Pitching it right?
It has been a wonderfully entertaining start to the County Championship season. Whereas the last few years have been typified by a series of run-drenched bore draws, this season has seen a much more even balance between bat and ball. The result has been a series of well-contested games, with many ending in outright results. It's been a breath of fresh air.
The difference? Well, the early start to the season probably resulted in more bowler-friendly pitches, while the use of the hover cover at Test match grounds also seems to have encouraged the seamers. The theory is that the pitch sweats overnight under the hover covers, unlike the traditional, ventilated ones.
In Division Two of the Championship, the difference has been exaggerated further by the use of Tiflex balls. All the evidence seems to suggest that such balls are helping bowlers gain extra movement. There have been only seven draws in the second division to date, many of those caused by the weather.
But the decision to ban the use of the heavy roller (after the start of the game) has also been vital. It has meant that indentations made by the ball in the early overs each day - especially in early season, when many of the pitches are just a little soft at the start - are not rolled out between each innings. So the bowlers are able to gain more assistance throughout the match. From a spectator's perspective, it's been a great success.
But is it good preparation for Test cricket? Bowlers will be afforded no such help on Test pitches, and if they've developed in conditions that make life too easy, they may never learn the necessary skills to prosper at the highest level.
It was a point well made by Sussex coach Mark Robinson. "There's been a lot of talk about wickets," he said "It's a bit of a bugbear of mine. Yes, pitches need to offer a bit more pace and bounce. But we don't want them helping mediocre bowlers. The wickets out there aren't as flat as some would have you believe, and they're certainly no flatter than the wickets on which international cricket is played. Bowlers will find a way. They'll evolve skills to enable them to take wickets. It would be a mistake to make things too easy for them.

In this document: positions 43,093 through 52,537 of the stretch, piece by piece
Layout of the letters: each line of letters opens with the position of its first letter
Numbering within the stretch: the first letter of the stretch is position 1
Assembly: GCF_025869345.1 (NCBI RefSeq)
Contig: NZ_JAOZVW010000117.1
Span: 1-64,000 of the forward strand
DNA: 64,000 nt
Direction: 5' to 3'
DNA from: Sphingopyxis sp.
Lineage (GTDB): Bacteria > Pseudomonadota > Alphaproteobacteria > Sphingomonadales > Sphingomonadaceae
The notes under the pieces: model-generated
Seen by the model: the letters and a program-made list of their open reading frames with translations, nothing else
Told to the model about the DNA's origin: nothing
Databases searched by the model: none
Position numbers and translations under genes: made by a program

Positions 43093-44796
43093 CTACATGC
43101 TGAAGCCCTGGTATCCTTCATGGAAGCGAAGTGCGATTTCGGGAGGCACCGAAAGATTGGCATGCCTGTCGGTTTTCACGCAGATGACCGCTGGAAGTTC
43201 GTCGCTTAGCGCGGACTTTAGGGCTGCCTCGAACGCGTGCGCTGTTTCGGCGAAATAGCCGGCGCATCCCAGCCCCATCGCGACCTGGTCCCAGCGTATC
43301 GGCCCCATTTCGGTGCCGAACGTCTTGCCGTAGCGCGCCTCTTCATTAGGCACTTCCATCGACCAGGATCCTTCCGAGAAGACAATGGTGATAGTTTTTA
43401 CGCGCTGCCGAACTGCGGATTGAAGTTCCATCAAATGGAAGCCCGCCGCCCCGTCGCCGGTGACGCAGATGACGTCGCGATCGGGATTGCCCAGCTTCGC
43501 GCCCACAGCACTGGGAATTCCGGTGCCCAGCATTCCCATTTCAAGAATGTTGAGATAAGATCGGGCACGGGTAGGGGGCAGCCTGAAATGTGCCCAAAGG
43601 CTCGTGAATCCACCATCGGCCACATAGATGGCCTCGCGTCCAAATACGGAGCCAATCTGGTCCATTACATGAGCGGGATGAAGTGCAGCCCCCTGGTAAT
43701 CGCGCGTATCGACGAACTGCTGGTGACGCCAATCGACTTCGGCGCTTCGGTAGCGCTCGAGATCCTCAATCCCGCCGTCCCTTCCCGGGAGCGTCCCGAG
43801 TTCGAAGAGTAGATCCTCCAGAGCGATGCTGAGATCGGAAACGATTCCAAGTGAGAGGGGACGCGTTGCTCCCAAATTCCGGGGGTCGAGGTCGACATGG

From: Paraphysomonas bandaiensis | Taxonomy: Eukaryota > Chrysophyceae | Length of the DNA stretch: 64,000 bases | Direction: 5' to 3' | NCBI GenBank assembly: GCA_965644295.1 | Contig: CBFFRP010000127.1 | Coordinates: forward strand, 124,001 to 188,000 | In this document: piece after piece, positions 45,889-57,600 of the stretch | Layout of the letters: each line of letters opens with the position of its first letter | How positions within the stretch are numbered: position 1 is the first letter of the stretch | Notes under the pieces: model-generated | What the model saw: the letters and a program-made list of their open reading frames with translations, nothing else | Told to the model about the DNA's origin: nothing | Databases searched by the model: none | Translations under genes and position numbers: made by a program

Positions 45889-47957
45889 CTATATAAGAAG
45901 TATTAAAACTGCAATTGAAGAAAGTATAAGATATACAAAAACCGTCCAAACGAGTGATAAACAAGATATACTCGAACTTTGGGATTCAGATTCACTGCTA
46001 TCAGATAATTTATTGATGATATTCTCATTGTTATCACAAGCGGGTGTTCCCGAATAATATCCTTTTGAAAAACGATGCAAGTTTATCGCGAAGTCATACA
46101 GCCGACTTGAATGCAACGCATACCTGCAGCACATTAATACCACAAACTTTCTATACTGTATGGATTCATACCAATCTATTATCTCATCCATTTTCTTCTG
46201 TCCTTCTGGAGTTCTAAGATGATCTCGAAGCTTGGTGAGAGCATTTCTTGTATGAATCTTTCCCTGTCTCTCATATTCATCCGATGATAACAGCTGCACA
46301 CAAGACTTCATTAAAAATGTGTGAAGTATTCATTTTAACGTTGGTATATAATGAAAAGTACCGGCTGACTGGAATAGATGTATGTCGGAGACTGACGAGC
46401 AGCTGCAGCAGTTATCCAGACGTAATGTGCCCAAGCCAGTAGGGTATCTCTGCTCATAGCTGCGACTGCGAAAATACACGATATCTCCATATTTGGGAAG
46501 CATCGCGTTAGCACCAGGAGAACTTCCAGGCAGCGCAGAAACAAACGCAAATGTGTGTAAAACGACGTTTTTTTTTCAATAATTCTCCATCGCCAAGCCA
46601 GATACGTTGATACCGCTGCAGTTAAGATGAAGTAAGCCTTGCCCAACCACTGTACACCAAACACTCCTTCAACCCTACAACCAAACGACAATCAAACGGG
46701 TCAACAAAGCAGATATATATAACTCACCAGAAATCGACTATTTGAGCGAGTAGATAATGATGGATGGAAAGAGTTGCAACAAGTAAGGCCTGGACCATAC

"The standard of bowling generally isn't what it was. Particularly fast bowling. The skills have been lost a bit. What English cricket doesn't need is more bowlers like me; typical English seamers. The game shouldn't accommodate them. They'll never do well in Test cricket."
He makes a good point. But it would be a shame to diminish the entertainment on offer for county spectators - and there are many more of us than is sometimes suggested - by reverting to using the heavy roller.
Instead, the answer may be to push for changes in Test cricket. There have been far too many bore draws in recent years and the removal of the heavy roller could help produce more entertaining international cricket. Could it happen? Almost certainly not. The game is largely run by accountants now and their main desire seems to be to see games lasting five days to ensure they can wring every last pound from spectators. That such thinking is short term and will eventually damage the game doesn't seem to cross their minds.
Is cricket becoming more like football? With apologies to those who still think of football as "the beautiful game", I don't mean it as a compliment. Certainly the character of county cricket is changing quite rapidly. Not all of it is bad, by any means, though some of the charm may be ebbing away.